Brookland is a small village, five miles west of New Romney, on the edge of Romney Marsh. Tourists are attracted by the unusual bell tower of St. Augustine’s Church. This sixty feet high three tier structure, is completely separate from the church building and resembles the stave churches seen in Norway. The wooden bell tower dates from 1260, the same period as the main church building. It was originally an open square structure, which supported a single bell. It was changed to an octagonal design in 1450, when it was enclosed. The current cedar cladding dates from 1936. The tower was constructed away from St. Augustine’s Church to avoid excessive weight on the church, bearing in mind the soft marshy ground on which the church sits. The church contains a round beaten lead font of Norman French origin, but it is not known how it was obtained. It is regarded as the foremost example of the lead fonts, which exist in England. It portrays the typical labours of the months of the year, using signs of the zodiac to represent the twelve months. St. Augustine’s Church has a timber 14th century north porch with half doors.

The locality of the village has meant that smugglers, in the 19th century, sought refuge in the village from the authorities. They often hid in the church. Pear Tree House was the home of a doctor who was forced to treat wounded smugglers. In 1821, a battle took place between the Aldington Gang, a notorious band of smugglers and the Customs and Excise Men. Five smugglers were killed and many injured. The gang leader, Cephus Quested was tried and hung at Newgate Prison in London.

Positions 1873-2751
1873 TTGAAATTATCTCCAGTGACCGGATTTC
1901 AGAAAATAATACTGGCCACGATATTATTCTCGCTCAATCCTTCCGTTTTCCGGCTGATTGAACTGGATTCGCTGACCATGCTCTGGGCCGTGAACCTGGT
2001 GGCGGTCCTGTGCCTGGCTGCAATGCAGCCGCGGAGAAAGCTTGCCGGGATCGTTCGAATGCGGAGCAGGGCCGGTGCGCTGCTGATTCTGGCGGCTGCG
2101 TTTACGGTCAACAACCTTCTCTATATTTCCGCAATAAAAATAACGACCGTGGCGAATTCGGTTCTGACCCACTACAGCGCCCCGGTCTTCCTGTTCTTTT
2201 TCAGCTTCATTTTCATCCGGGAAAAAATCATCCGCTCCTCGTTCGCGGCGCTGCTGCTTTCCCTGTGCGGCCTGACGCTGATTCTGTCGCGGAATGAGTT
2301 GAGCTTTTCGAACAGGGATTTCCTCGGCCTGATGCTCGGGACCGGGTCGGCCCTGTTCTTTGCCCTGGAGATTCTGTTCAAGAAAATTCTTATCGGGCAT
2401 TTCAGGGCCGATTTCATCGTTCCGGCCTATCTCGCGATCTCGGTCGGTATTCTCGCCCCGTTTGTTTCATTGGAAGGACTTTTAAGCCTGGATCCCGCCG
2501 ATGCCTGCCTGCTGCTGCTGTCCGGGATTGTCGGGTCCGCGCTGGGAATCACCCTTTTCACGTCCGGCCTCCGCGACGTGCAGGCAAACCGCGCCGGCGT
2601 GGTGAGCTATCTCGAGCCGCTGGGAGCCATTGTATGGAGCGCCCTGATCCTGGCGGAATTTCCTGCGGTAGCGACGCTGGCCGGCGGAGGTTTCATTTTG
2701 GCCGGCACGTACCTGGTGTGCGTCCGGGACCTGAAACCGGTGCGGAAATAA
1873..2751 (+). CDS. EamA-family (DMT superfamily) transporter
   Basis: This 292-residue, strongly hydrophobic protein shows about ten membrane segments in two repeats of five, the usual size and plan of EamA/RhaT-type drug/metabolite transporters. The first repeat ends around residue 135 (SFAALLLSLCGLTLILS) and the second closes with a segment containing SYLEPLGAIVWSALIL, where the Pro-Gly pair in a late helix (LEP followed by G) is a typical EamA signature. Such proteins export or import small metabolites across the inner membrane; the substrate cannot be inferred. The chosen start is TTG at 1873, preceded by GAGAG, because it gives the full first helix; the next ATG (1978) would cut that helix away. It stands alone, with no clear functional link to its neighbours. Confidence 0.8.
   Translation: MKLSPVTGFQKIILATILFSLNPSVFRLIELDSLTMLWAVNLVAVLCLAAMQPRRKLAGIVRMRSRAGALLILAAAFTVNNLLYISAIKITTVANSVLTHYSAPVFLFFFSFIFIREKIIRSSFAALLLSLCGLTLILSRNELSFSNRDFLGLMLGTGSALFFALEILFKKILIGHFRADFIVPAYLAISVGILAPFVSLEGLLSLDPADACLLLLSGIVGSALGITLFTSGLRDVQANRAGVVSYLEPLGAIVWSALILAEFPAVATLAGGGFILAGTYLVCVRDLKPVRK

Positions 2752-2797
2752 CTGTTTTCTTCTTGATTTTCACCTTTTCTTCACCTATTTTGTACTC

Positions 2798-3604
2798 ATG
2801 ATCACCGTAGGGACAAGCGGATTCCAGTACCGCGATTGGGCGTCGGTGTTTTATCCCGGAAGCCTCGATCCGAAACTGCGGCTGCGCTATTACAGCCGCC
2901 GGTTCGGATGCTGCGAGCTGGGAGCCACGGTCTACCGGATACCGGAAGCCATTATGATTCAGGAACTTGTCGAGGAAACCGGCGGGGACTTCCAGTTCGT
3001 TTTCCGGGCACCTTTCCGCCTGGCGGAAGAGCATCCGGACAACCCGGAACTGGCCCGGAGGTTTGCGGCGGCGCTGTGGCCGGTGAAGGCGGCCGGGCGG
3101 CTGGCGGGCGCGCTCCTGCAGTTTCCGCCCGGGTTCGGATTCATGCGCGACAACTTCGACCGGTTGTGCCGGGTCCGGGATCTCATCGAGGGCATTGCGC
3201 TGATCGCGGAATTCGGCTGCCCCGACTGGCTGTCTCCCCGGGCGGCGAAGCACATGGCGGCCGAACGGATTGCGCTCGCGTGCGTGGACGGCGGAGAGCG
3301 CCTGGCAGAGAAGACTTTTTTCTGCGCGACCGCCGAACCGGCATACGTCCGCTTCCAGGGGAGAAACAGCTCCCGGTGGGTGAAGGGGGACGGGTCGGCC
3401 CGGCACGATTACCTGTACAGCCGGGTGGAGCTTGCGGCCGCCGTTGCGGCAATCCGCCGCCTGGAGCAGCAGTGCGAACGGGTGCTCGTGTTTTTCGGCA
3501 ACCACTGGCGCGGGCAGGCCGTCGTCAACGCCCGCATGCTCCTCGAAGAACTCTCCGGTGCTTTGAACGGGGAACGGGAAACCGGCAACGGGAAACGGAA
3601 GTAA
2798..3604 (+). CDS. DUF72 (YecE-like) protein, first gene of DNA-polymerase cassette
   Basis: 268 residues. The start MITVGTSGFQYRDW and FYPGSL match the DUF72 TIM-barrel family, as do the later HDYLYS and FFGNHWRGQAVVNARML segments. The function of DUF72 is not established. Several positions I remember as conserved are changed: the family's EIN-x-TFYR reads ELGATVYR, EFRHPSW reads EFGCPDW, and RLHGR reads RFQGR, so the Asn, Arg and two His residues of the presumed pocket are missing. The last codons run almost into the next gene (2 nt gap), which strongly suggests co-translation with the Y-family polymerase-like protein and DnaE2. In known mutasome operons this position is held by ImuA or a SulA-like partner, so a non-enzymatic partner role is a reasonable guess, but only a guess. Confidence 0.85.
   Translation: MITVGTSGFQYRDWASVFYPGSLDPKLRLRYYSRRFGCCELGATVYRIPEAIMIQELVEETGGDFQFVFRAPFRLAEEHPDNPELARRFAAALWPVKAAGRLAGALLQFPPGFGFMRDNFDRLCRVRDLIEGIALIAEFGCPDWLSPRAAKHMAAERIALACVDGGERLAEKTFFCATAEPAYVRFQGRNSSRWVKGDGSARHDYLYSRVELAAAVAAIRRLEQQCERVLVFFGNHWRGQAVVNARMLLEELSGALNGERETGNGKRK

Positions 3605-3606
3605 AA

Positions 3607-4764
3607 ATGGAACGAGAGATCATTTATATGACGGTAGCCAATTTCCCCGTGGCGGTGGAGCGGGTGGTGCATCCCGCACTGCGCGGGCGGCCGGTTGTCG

In recent years, Brookland has lost most of its shopping facilities, but still has two pubs. The Royal Oak, next to the church, was constructed in 1570, as a dwelling for St. Augustine’s Parish Clerk and Sexton. This continued until the 18th century, when a licence was granted to “suffer ale to be tippled”. At one time, the pub was called the Ewe and Yew. The pub attracts many tourists who come to visit the curious bell tower.

The Woolpack Inn is one mile south of Brookland. It dates back six hundred years and was a smugglers haunt. It has a large inglenook fireplace and quarry tiled bar.

Where in England is Brookland, Romney Marsh, Kent?

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About The Photographer

Alison Avery

I hope that you enjoy browsing the photographs on my website. They demonstrate the rich variety of scenery we have in Britain within a relatively short distance. It has been a great pleasure for me to visit different parts of the country to capture the beauty of our countryside, coast and villages. For as long as I can remember, I have loved taking photographs and drawing and painting pictures of British scenes. I am continually adding more photographs to the website. All photographs are copyright © Alison Avery.

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